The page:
Can a grandparent get custody of his/her grandchild? If not custody, may a grandparent get access to his/her grandchild? Do you have visitation rights as a grandparent? The answer to these questions is yes. However, that’s not to say it is an easy thing to do.
The most well-known grandparent rights case is the United States Supreme Court case of Troxel v. Granville. The Supreme Court held that in grandparent access cases, the grandparent must overcome the presumption that “a fit parent acts in the best interest of his/her child.”
Texas law goes even further by stating that the grandparent must show that the denial of access to the grandparent would significantly impair the child’s physical health or emotional development. Even though it’s possible, a grandparent will need to jump through many hurdles to get custody or access to his/her grandchild. For example, the grandparent must have standing, and the grandparent must show that the relief being asked for is in the child’s best interest.
How Does a Grandparent Get Standing to File a Custody Suit?
The Texas Family Code has a list of situations in which a person has the standing to file an original suit affecting the parent-child relationship. The situation attributable to grandparents is the Family Code section that allows a custody suit to be filed by any person who “has had actual care, control, and possession of the child for at least six months ending not more than 90 days preceding the date of the filing of the petition.” This rule is used in situations when a grandchild has been living with a grandparent.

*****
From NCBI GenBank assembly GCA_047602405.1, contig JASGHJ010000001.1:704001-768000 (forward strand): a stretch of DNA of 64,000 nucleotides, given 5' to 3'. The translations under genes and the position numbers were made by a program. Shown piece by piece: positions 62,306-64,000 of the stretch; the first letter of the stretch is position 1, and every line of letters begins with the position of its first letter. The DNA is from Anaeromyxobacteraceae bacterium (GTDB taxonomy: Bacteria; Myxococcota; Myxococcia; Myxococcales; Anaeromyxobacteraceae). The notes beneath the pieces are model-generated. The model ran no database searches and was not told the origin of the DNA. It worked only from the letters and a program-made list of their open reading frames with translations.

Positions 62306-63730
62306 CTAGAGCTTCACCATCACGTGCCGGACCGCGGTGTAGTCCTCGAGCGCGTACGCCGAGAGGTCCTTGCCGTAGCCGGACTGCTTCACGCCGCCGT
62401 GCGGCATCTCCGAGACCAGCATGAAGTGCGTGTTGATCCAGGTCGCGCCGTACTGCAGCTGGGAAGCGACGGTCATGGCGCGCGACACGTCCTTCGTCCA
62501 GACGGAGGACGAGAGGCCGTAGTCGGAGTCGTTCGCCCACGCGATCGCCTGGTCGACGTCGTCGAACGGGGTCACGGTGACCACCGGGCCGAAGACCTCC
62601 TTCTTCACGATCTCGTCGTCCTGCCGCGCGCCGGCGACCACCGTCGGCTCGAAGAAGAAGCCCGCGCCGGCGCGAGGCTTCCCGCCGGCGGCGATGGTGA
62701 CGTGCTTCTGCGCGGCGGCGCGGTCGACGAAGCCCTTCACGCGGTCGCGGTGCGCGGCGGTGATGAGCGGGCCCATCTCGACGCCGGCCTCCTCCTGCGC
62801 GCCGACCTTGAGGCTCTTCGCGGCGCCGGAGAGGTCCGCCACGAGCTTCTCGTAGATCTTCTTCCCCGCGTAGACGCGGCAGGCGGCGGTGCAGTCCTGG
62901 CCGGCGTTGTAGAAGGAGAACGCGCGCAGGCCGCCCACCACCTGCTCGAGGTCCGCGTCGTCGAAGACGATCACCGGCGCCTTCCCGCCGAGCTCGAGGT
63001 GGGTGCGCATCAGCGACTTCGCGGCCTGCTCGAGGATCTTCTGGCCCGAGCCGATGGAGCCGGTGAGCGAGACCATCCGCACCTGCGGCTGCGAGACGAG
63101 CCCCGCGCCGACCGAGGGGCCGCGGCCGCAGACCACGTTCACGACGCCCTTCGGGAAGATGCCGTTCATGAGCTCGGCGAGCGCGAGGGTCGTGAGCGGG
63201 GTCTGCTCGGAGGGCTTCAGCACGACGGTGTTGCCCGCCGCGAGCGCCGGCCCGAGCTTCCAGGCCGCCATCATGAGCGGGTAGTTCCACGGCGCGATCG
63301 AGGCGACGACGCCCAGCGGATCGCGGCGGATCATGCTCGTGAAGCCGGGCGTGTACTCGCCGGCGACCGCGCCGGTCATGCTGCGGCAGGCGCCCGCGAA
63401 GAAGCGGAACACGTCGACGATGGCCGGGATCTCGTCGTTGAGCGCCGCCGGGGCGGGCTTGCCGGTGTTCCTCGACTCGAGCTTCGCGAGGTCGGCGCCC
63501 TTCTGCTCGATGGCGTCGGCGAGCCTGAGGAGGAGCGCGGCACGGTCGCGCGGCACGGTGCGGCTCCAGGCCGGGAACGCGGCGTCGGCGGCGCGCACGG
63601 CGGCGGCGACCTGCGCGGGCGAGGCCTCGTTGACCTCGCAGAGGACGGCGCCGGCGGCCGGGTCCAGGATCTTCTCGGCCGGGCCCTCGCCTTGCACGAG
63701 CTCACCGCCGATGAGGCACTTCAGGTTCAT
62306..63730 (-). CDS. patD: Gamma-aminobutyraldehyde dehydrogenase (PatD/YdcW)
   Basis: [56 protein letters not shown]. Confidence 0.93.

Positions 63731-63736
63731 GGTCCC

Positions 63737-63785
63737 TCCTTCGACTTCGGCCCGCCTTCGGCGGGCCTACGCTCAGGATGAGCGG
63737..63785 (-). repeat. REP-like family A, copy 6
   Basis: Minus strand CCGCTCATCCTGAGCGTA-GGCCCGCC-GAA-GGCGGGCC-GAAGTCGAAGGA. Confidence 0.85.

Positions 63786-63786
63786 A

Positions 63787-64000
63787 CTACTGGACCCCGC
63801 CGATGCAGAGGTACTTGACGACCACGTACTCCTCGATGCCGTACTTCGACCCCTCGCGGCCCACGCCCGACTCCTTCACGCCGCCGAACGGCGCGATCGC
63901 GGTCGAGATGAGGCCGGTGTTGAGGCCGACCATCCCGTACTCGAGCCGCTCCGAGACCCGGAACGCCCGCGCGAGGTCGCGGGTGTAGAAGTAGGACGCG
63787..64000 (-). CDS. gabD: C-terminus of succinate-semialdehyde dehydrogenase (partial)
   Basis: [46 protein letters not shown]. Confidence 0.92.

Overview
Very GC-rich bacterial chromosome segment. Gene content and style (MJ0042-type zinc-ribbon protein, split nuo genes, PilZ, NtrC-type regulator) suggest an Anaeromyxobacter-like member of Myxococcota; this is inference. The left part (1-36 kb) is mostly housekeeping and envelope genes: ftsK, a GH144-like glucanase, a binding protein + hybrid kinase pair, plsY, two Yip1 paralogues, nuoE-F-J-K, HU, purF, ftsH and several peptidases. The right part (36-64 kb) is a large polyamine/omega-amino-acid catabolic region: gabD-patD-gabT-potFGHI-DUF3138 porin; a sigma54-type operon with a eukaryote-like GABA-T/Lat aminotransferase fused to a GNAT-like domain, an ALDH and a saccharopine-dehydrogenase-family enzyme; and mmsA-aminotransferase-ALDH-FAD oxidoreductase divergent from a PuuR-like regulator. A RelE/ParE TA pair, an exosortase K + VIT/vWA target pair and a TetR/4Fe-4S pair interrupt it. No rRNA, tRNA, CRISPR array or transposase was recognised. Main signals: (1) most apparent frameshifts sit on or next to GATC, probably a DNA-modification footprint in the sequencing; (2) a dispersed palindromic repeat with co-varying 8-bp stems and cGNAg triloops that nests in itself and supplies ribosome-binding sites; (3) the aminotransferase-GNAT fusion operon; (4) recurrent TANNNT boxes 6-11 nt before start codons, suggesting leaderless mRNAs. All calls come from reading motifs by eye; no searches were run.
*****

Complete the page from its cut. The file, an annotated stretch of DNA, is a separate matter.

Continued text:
What If the Grandchild Was Not Living With the Grandparent? Is There Any Other Way for the Grandparent to Get Custody of His/Her Grandchild?
If a grandparent doesn’t have general standing, a grandparent can file for custody under Texas Family Code §102.004 if the grandparent can illustrate that “the child’s present circumstances would significantly impair the child’s physical health or emotional well-being.” The grandparent must show that the parent is not a fit parent to be raising their child.
What About a Grandparent Just Getting Possession and Access to His/Her Grandchild?
The court may order reasonable possession of or access to a grandchild by a grandparent if:
- At the time the relief is requested, at least one biological or adoptive parent of the child has not had that parent’s parental rights terminated
- The grandparent requesting possession of or access to the child overcomes the presumption that a parent acts in the best interest of the parent’s child by proving by a preponderance of the evidence that denial of possession of or access to the child would significantly impair the child’s physical health or emotional well-being
- The grandparent requesting possession of or access to the child is a parent of a parent of the child and that parent of the child (a) has been incarcerated in jail or prison during the three-month period preceding the filing of the petition; (b) has been found by a court to be incompetent; (c) is dead, or (d) does not have actual or court-ordered possession of or access to the child.
Contact a Grandparents’ Rights Attorney in Texas Today
Before the Troxel case, grandparent access suits were generally easier. Today, it takes a great deal more skill, knowledge, and even facts to get custody or access to a grandchild. It’s no longer an easy area of family law. In fact, these cases can be very complex and are suited for specialized attorneys. Call Orsinger, Nelson, Downing & Anderson today to schedule an appointment with a highly experienced grandparents’ rights lawyer.